SuRie – Black Dove January

“Aadvance warning: the club banger style has been entirely discarded.”

Tim: SuRie, off Eurovision and getting stage invaded last year, has brought us an album, Dozen, which was released a couple of days ago. Interesting concept: twelve tracks, each related to a month.

Tom: Huh. I mean, I’ve heard much worse ideas for concept albums. Let’s be honest, my expectations are pretty low: ‘Eurovision contestant’s follow-up album’ isn’t an easy sell.

Tim: Here’s the first one, and (advance warning) the club banger style has been entirely discarded.

Tom: She’s got a beautiful voice, and she knows how to use it well. Pity that the song sounds like it’s playing during the bleak interlude in the middle of a made-for-TV Christmas movie.

Tim: When she was on Eurovision: You Decide she sung a John Lewis version of Storm, and it almost seemed like that was how she’d rather have performed it all along, and this kind of reinforces that.

I don’t mind that too much, though, because it sounds nice enough and now at least she can do what she wants.

Tom: What a bizarre set of lyrics, though. It’s like someone wrote a prog-rock song and then decided to score it for strings and piano.

Tim: Sure, it may drag along a bit, and sure, if you’re not in the mood for a piano ballad this won’t do much for you; on the other hand, though, when the time comes for her to raise her voice and get enthusiastic, she’s more than capable of that. So fair play to her – unlike most of our unsuccessful Eurovision entries, she’s done something. And, indeed, something worth listening to.

Tom: This isn’t aiming for the pop charts, and that’s absolutely fine. I do hope there’s an audience for this: I’m not part of it, but I hope there’s an audience out there.

Tim: As for the rest of the album, I’ve not yet had a chance to check it all out, but I can tell you that (a) as implied above, it’s all in this style, (b) the Green Day cover is pretty nice, and (c) the December entry is upsettingly non-Christmassy.

Rat City feat. Isak Heim – Kind Of Love

“Fun, dancey, excitable, brassy, with a very weird video thrown in on the side.”

Tim: We’ve featured Rat City a couple of times before, but the last time was well over eighteen months ago so I’ll refresh your memory: it’s basically a rebranded Donkeyboy.

Tom: And the name’s just as bad!

Tim: Different sound, same people.

Tom: I actually said “huh, that’s good” out loud at the first chorus, which means I wasn’t expecting it to be good.

Tim: Nice, isn’t it? Fun, dancey, excitable, brassy, with a very weird video thrown in on the side.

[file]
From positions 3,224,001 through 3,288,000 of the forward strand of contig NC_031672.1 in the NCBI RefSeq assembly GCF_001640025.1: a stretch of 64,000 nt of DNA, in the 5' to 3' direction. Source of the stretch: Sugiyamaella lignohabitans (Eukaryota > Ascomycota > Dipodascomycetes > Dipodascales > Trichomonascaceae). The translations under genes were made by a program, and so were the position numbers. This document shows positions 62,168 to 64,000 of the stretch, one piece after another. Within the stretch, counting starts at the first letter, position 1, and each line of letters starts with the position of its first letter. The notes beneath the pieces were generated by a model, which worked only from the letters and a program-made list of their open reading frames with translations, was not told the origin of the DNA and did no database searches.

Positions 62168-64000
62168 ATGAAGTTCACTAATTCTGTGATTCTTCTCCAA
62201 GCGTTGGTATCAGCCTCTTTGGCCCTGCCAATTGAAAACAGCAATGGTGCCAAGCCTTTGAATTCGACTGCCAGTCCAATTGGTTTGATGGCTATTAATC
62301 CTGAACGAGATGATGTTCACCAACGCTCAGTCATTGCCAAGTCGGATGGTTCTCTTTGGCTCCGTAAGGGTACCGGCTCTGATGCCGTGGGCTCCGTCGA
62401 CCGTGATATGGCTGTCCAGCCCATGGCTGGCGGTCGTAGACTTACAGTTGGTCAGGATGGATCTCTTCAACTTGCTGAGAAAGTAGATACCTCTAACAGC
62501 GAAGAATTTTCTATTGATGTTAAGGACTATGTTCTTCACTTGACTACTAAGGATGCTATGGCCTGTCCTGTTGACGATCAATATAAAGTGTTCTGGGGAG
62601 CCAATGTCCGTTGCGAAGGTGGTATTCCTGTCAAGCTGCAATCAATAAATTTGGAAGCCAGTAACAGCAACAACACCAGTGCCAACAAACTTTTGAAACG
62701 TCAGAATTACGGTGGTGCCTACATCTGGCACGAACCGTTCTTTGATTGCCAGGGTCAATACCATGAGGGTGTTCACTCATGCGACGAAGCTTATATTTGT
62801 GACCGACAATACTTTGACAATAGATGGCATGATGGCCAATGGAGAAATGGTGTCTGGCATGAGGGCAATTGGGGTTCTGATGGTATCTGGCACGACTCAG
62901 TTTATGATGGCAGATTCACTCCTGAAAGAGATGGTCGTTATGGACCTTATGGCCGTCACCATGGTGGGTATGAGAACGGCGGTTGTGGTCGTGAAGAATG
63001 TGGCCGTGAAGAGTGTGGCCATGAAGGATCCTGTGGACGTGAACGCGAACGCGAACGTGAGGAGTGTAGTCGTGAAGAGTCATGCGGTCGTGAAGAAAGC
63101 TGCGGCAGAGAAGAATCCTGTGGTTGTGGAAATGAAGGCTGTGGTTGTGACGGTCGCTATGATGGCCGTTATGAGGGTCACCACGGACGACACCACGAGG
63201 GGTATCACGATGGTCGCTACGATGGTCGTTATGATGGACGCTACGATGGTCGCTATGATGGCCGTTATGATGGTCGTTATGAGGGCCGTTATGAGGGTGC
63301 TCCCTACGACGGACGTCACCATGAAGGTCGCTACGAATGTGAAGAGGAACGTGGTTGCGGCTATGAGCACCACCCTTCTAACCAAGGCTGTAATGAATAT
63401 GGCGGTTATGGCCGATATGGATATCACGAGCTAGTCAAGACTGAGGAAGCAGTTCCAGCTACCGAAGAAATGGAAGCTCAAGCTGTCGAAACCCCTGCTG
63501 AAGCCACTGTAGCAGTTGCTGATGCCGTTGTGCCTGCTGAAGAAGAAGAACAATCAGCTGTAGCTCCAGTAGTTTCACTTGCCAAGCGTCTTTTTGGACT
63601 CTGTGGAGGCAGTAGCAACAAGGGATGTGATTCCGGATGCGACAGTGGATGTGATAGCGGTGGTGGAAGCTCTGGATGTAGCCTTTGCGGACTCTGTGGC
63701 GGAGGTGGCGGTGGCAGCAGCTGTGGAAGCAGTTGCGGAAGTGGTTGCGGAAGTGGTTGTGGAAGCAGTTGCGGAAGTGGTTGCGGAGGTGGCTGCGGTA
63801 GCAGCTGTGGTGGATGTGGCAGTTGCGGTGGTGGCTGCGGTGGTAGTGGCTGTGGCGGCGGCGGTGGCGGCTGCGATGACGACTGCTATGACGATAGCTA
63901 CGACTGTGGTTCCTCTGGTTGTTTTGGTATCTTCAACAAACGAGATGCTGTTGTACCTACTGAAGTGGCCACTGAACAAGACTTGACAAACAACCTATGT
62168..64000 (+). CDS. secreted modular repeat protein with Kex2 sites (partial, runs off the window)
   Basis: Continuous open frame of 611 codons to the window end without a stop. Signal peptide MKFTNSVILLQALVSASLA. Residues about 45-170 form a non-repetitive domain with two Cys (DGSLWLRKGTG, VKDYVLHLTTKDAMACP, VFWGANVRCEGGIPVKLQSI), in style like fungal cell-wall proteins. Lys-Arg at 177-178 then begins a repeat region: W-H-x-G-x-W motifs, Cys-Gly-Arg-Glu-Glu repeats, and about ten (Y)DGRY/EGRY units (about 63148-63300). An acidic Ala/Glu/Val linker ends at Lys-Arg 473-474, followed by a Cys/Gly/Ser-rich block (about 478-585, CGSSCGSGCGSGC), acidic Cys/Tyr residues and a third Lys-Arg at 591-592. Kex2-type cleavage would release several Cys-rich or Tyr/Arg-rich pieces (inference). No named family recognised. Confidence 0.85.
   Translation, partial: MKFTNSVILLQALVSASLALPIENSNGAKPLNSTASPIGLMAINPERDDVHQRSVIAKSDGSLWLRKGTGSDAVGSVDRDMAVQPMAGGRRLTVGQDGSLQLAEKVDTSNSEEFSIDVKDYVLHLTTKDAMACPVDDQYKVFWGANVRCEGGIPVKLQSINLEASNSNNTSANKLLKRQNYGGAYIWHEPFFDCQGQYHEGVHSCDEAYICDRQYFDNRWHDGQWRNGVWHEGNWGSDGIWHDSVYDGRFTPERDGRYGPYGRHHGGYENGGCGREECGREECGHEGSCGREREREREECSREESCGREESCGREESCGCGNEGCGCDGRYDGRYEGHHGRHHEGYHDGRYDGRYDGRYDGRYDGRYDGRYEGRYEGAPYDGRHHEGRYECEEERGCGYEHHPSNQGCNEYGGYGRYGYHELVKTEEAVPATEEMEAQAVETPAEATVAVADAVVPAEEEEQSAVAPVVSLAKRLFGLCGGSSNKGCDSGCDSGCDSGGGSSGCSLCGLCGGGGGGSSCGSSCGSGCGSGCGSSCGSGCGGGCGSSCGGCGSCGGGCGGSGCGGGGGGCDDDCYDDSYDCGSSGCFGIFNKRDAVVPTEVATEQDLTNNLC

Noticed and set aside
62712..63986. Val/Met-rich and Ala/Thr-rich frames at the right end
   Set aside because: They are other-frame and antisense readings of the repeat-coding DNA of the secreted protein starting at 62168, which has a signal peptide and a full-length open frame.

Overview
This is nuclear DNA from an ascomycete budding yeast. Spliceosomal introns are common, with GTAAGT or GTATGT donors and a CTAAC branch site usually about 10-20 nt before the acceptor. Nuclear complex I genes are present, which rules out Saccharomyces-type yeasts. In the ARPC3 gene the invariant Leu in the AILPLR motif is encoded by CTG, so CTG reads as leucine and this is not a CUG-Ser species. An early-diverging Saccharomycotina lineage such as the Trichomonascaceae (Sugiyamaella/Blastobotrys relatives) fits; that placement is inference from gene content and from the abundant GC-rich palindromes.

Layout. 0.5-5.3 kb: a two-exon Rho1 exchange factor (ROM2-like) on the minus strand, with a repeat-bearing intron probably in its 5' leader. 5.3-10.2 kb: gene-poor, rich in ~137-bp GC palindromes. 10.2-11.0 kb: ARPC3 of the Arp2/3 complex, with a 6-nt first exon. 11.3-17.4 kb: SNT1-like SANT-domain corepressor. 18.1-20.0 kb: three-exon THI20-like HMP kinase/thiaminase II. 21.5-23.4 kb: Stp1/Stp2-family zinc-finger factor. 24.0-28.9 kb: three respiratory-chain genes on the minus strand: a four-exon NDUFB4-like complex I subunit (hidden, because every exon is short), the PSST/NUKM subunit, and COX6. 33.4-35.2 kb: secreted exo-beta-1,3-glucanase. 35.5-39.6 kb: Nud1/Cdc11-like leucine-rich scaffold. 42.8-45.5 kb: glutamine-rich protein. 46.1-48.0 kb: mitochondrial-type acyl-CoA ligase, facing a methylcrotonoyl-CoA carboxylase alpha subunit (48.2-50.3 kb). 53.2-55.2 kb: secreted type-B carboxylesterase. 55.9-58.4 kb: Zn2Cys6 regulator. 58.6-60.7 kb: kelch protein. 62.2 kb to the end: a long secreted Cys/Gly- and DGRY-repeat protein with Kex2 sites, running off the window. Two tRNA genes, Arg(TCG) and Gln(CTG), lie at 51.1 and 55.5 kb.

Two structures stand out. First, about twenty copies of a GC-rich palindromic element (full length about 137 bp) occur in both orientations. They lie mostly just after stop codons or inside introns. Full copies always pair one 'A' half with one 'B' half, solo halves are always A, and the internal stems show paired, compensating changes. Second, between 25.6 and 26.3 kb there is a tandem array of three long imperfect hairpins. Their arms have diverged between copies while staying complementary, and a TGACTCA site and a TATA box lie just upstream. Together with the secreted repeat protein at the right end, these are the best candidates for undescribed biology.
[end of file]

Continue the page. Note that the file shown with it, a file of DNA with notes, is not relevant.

Tom: I’m not entirely sure that reducing the female character to a large pair of lips on a lingerie-clad body is something that generally flies in the late 2010s. But given the whole thing looks like a fever dream anyway, perhaps it’s best to talk about the music.

Tim: Vocal that sounds right and good, and I particularly love what’s going on with that in the chorus – the call and repeat with the backing is the complete reverse of what you’d expect, yet it works brilliantly.

Tom: I was singing the chorus after one listen, and I didn’t mind. This isn’t bad at all.

Tim: All in, really quite special. Lovely.

Saturday Flashback: Jill Johnson – Crazy In Love

“Right old country banger that even Shania would be proud of, and then a key change thrown in just for fun.“

Tim: I described Jill as ‘the queen of country schlager’ yesterday, but didn’t actually provide any justification; here’s her entry for Melodifestivalen 2003, where it went straight through to the final and placed fourth.

Tom: Not a Beyoncé cover?

Tom: Definitely not a Beyoncé cover.

Tim: No, and not least because it came out several months previously. It is, however and somewhat presciently, a PROPER TUNE. Right old country banger that even Shania would be proud of, and then a key change thrown in just for fun.

Tom: And, like a lot of good schlager, it sounds like bits of a dozen other fun songs glommed together into one. Not a complaint, just an observation, made while tapping my foot.

Tim: Nothing much on stage, except for four singers and dancers (who really do reinforce my recent realisation about early ’00s haircuts), with their perfect timing at 1:28. Turns out that with a good enough song, you don’t need the rest of it to do very well. You might need it to win, but not to come a pretty good fourth. Nice one Jill.

Jill Johnson – Is It Hard Being A Man

“A strong “look, dickhead, appreciate what you’ve got and quit moaning” message.“

Tim: Starting in 1996, the queen of country schlager…

Tom: Wait, I remember saying that modern pop-country was just schlager with a mandolin! And now you’re telling me there’s actually a mixed genre of them?

Tim: Pretty much, yeah – and Jill is the absolute master. She used to release albums on a roughly annual basis, but nothing’s been seen since the end of 2016. Well, until now.